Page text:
I do not think that for a high level language programmer learning algorithms is important for being productive. It is like knowledge about how the compiler works, how the garbage collector works, how a finite state machine works, why floating point operations can lead to wrong calculation results, how ASCII is different from UTF-8 and so on and so on.
High level languages, which deliberately hide such low level stuff from the programmer, want to give you the possibility to concentrate on business rules. I have seen many programmers lacking of "low level" knowledge and still get their work right.
Like a mechanic can get the most out of his car than an ordinary car driver, a programmer with (at least some) "low level" knowledge will make better decisions. For sorting algorithms this means for example: If you know that that the data is partly sorted then you will likely choose Bubble sort. The programmer guy next to you, who does not know this, might choose a slower algorithm. Will he get his work done: Yes. Will he be able to explain the stakeholders if he can make the sorting faster? Maybe not.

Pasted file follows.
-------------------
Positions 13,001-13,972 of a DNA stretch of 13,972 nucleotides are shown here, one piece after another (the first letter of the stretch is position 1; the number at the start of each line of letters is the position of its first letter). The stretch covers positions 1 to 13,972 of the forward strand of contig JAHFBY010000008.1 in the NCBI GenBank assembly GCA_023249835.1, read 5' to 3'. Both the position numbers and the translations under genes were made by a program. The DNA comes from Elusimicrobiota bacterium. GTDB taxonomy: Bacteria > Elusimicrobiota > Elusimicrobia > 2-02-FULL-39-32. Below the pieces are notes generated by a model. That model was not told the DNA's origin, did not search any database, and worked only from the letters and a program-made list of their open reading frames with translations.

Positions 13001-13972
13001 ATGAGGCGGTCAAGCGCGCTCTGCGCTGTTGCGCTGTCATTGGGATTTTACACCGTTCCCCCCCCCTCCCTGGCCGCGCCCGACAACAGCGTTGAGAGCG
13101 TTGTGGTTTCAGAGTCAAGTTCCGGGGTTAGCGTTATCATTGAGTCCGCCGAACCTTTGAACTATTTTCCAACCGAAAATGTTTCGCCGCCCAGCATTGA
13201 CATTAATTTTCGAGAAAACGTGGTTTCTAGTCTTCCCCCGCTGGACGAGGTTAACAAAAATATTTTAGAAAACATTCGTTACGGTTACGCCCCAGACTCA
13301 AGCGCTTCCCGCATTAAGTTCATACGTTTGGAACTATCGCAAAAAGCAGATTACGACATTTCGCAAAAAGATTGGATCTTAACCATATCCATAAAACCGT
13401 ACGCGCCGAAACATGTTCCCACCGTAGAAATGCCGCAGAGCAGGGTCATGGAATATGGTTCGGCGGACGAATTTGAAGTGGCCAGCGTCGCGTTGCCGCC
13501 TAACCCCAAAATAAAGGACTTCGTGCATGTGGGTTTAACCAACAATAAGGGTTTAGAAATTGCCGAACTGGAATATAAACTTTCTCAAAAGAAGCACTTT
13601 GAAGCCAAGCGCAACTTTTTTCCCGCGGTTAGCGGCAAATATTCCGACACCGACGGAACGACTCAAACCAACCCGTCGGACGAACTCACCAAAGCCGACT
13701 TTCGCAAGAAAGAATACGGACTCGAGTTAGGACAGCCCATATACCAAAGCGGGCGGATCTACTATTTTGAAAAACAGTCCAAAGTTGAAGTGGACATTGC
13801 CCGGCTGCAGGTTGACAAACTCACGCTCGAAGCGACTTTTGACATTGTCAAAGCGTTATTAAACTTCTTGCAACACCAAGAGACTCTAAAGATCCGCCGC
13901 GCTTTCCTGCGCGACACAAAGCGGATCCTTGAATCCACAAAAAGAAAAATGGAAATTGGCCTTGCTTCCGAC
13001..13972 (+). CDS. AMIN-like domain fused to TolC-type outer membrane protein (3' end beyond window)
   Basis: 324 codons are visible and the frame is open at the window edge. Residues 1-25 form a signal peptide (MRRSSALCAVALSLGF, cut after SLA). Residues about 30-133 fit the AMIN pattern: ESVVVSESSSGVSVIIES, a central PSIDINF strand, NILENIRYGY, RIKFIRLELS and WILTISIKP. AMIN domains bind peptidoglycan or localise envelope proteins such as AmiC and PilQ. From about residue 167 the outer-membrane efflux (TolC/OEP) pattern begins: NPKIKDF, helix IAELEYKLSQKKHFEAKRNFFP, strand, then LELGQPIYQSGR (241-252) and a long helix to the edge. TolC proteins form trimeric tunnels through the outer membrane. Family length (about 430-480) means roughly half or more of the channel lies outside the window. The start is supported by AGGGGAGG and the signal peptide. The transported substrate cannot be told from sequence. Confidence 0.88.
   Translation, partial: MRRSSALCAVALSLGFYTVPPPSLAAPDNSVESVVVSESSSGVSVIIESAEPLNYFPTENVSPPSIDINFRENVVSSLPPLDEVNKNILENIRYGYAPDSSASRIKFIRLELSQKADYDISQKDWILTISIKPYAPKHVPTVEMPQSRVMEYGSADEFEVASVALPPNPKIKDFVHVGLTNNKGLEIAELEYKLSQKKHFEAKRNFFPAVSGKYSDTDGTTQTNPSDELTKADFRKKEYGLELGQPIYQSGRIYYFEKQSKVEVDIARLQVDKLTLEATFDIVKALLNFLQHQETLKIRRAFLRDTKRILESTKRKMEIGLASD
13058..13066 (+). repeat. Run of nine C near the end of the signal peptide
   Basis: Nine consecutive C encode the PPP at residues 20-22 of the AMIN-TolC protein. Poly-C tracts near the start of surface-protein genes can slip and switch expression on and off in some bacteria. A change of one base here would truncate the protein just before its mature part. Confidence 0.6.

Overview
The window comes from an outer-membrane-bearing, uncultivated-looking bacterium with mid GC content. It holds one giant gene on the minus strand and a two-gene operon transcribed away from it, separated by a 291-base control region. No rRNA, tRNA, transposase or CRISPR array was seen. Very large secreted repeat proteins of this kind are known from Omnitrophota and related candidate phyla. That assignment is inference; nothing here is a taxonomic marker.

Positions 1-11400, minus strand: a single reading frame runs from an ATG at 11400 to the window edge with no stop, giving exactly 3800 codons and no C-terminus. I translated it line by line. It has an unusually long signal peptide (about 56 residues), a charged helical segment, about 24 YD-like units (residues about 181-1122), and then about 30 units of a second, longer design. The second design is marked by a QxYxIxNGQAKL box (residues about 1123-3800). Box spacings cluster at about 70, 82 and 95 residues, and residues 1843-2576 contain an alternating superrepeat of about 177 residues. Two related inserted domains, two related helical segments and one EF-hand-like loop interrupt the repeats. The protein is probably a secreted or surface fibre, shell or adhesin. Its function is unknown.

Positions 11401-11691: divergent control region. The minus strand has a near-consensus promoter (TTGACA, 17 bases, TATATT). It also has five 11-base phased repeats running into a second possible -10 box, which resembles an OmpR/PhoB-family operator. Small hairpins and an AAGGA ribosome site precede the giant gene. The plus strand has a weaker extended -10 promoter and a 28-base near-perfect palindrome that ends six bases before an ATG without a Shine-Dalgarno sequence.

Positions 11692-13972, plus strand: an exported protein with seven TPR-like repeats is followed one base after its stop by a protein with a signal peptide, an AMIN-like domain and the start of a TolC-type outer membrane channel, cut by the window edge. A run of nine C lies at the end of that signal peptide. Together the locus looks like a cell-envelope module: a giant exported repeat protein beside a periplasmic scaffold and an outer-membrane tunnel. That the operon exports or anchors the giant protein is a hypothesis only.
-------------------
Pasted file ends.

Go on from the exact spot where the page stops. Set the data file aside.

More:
However: Does it matter? For most applications which are programmed with a high level programming language, it rarely matters. But in those rare cases, wrong decisions can have devastating consequences. The wrong sorting algorithm will make your program slow, the wrong decision over the character encoding will make in internationalization impossible, and the wrong number type lead to wrong calculation results.
So it is up to you: Do you want to be productive or do you also want to make the right decisions?